6. Don’t be afraid to share your successes

Don’t be too squeamish, though. Some authors are so shy about online marketing that they practically keep the fact that they’ve written a book a secret. This is rather pointless, and unnecessary. You are allowed to mention the fact that you are an author, and have written a book! If you’re already on, say, Twitter, and are already published, then a proportion of your followers will inevitably be your readers and fans. They’re following you because they’ve read your books. They also want to hear when your next book is coming out – and you’re doing them a disservice if you don’t let them know.

I would go so far as to say that coyness about your book, or your success in any field, is almost rude. No one achieves things alone – and if you don’t announce your book, or celebrate your success, it’s rude to the other people involved. These people may include your publisher, the hosts of a literary festival you’re speaking at, or the organizers and sponsors of a prize you’ve won. It also denies your friends, followers and readers, who want to hear your news. Share it with the world!

Your success doesn’t have to be winning the Booker Prize, though. You don’t even need to have had your book published yet. Share small wins from the writing process. As well as sharing details from your life with your followers, you’ll be helping to build anticipation for your forthcoming book.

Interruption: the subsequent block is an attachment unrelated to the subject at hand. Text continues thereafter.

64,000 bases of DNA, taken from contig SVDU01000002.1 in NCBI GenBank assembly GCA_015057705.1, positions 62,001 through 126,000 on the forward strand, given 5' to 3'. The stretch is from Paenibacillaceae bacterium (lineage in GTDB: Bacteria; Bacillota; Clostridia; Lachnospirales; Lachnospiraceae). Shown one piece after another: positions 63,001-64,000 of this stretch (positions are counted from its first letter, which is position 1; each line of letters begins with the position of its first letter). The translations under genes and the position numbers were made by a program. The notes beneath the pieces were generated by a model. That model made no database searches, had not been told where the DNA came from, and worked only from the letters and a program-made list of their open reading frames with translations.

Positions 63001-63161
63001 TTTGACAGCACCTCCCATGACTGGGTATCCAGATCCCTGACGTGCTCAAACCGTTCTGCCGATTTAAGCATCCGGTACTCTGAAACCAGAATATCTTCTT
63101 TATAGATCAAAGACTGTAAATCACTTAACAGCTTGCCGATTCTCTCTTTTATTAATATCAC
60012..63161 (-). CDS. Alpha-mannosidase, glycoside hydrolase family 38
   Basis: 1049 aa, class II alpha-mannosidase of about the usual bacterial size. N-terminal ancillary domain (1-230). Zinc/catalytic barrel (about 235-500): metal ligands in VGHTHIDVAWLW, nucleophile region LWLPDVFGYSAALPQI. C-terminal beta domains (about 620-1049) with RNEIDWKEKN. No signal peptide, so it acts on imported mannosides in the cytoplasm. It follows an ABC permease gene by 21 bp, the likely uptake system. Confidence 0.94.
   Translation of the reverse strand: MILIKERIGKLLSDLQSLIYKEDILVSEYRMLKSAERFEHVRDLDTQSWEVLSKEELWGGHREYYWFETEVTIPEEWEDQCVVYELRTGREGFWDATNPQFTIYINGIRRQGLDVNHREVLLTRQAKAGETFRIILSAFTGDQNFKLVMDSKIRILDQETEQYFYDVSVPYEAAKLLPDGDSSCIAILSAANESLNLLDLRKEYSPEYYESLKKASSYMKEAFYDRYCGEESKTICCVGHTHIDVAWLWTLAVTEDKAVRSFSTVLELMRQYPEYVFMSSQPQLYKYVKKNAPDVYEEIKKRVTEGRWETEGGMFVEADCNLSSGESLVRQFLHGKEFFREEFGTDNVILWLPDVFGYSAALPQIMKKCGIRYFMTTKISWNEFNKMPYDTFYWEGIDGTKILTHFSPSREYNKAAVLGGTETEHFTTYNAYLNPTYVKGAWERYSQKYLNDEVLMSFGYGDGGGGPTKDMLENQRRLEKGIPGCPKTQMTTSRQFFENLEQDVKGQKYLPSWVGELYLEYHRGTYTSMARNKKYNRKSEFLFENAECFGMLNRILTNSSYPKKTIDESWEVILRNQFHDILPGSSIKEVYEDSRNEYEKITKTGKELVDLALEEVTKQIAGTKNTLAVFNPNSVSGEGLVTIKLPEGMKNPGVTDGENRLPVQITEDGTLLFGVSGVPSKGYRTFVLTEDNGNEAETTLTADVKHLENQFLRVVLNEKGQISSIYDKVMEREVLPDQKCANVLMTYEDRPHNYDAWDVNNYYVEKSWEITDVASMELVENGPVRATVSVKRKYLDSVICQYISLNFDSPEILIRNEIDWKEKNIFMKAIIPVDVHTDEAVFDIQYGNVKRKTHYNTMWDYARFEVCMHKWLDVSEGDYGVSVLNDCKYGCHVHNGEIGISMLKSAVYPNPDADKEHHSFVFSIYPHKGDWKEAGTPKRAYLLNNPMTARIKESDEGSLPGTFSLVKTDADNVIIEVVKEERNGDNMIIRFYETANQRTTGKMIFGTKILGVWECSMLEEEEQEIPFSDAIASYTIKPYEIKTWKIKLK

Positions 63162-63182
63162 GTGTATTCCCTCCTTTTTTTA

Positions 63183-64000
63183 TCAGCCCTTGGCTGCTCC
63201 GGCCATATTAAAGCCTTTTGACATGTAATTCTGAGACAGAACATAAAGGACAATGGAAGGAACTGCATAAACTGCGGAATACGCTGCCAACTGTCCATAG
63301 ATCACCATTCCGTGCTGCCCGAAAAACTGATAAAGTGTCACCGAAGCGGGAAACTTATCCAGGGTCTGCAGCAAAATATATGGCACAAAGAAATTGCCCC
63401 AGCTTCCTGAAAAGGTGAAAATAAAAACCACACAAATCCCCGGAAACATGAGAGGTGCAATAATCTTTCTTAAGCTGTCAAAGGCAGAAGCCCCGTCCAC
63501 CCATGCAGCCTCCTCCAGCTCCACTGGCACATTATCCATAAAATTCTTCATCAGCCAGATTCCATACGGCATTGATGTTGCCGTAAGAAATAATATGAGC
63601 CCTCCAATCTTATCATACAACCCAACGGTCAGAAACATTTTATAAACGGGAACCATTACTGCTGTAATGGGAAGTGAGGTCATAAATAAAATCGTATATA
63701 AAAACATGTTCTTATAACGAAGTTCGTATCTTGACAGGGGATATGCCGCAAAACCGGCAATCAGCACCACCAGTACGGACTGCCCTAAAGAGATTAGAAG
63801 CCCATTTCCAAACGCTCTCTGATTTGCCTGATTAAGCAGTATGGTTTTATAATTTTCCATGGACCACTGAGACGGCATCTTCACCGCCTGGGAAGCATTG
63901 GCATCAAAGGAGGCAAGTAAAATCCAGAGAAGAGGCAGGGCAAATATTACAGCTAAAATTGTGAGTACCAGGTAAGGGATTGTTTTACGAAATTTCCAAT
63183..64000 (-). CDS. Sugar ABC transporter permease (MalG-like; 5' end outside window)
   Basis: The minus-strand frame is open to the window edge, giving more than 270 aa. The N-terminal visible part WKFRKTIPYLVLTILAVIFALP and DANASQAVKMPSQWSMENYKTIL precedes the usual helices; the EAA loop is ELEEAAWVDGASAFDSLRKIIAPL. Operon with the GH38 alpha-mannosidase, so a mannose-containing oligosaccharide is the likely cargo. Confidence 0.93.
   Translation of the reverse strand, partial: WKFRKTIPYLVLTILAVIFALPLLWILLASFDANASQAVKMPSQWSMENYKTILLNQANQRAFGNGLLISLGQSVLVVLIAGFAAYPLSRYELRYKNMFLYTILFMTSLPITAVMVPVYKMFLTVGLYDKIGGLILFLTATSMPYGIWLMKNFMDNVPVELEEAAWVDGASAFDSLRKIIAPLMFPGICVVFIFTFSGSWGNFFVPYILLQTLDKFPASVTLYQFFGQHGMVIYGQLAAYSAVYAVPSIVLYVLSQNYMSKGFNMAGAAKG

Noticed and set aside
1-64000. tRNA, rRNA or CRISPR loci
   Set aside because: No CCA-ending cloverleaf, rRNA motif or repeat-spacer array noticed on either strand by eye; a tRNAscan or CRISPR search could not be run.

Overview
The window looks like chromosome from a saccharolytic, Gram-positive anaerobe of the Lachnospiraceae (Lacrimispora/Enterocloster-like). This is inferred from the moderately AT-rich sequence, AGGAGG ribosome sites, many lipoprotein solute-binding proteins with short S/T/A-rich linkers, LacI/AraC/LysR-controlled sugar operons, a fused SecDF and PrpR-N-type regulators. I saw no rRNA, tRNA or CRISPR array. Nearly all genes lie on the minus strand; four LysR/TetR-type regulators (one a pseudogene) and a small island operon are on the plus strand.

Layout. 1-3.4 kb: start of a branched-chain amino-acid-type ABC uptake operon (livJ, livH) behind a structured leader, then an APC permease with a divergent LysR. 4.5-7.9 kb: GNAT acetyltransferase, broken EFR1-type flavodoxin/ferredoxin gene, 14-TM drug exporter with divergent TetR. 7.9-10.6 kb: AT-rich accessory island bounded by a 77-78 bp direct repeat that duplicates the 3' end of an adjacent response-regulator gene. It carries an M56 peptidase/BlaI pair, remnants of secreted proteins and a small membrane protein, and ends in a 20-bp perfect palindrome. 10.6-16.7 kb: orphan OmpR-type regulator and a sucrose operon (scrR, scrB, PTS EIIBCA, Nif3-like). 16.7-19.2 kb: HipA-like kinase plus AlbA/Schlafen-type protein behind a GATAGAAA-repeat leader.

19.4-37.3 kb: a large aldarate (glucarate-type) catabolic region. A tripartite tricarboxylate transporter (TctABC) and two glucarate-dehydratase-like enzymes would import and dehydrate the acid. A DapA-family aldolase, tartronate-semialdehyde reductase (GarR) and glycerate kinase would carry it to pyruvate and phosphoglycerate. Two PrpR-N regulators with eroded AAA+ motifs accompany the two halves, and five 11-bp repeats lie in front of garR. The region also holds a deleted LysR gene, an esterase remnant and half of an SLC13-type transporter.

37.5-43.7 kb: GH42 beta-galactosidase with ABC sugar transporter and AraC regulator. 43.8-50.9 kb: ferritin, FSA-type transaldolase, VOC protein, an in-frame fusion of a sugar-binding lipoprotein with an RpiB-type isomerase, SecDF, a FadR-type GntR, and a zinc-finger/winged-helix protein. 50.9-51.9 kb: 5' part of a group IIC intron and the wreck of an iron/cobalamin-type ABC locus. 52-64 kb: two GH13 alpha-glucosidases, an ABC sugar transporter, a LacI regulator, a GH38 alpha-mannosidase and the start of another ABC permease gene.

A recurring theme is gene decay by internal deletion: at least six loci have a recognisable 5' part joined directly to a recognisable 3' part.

7. Don’t feel you have to do everything

You don’t need to use every online marketing tool out there. Get an overview of what tools and platforms are available – then decide what works for you, what you have the time for and what you enjoy doing. You can research something new whenever you feel you’re ready to try a different approach, need inspiration, or if you feel you’re not getting the results you want. But start small, and gradually increase your tools, platforms and activity as you feel necessary. See what works – and do more of that.

8. Share other people’s books too

Are you worried about posting about your own books all the time? Why not post other people’s books too? Authors are also readers – and sharing what you’re reading is a great way to connect with other readers online. Many authors I know regularly post about the books they’re reading or have just read, often with a short review. Sometimes they’re sent advance copies to review, and they post about them too, saying they ‘can’t wait until this comes out!’

This all helps position you as someone who loves books, and connect with other people who love books. Sometimes your posts will be about your own books – and that’s fine too. It also helps create a what-goes-around-comes-around literary karma: if you’ve previously promoted an author’s work (don’t forget to tag them!), that author may then follow you, notice when you have a book out, and return the favour. If they like your book. But don’t expect this, or just promote other people’s books in the hope that they’ll do the same for you. Be authentic. Keep it real.

9. Focus on the topic rather than the book